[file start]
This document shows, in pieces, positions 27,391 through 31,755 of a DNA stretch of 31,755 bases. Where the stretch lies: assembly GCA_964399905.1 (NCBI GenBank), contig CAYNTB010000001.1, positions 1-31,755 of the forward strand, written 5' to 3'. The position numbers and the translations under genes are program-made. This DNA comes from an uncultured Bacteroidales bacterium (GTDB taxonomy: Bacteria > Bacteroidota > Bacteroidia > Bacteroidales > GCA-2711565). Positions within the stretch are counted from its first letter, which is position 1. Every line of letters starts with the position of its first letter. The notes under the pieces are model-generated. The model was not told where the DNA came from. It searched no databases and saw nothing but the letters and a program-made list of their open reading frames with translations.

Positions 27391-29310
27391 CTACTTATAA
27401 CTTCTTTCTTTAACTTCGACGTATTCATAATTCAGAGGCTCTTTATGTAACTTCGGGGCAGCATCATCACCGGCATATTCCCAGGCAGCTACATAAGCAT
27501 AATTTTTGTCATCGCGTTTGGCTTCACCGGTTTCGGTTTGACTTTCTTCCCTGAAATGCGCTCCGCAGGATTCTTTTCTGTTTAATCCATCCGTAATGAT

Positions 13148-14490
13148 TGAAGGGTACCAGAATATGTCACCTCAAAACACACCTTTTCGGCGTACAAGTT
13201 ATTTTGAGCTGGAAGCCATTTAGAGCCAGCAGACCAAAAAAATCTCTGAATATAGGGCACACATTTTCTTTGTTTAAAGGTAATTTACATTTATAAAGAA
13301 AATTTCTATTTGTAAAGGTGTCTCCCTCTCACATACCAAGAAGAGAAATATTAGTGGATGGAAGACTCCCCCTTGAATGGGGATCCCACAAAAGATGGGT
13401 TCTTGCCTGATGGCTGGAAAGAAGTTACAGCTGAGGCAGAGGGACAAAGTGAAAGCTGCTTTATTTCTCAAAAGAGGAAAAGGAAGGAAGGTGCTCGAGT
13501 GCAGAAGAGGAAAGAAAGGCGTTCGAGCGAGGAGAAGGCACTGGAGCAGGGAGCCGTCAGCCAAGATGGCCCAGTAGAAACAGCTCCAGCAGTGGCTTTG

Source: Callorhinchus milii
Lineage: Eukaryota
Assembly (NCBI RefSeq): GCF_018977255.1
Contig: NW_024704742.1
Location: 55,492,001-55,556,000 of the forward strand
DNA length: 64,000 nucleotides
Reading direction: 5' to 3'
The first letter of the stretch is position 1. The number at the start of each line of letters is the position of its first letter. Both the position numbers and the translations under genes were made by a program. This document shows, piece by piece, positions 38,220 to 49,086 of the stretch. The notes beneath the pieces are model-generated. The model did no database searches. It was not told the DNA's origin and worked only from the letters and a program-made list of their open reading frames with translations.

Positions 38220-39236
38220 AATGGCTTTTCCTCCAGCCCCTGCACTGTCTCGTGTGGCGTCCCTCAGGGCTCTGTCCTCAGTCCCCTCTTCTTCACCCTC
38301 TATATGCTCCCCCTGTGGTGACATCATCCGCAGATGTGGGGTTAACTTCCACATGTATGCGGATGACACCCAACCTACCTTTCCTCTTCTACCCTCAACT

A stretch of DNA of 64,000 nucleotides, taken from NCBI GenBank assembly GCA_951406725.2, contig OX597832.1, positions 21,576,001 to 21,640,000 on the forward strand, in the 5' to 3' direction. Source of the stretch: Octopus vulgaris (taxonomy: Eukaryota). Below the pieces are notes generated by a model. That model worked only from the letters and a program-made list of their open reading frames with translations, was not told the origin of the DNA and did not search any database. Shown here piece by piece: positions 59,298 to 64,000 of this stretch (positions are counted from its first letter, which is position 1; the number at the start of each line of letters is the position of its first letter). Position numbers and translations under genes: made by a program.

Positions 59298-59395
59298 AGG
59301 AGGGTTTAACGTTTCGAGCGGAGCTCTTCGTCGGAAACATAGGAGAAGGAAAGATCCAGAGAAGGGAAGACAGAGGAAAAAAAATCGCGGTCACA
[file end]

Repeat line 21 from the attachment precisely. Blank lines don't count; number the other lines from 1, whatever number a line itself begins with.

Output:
38220 AATGGCTTTTCCTCCAGCCCCTGCACTGTCTCGTGTGGCGTCCCTCAGGGCTCTGTCCTCAGTCCCCTCTTCTTCACCCTC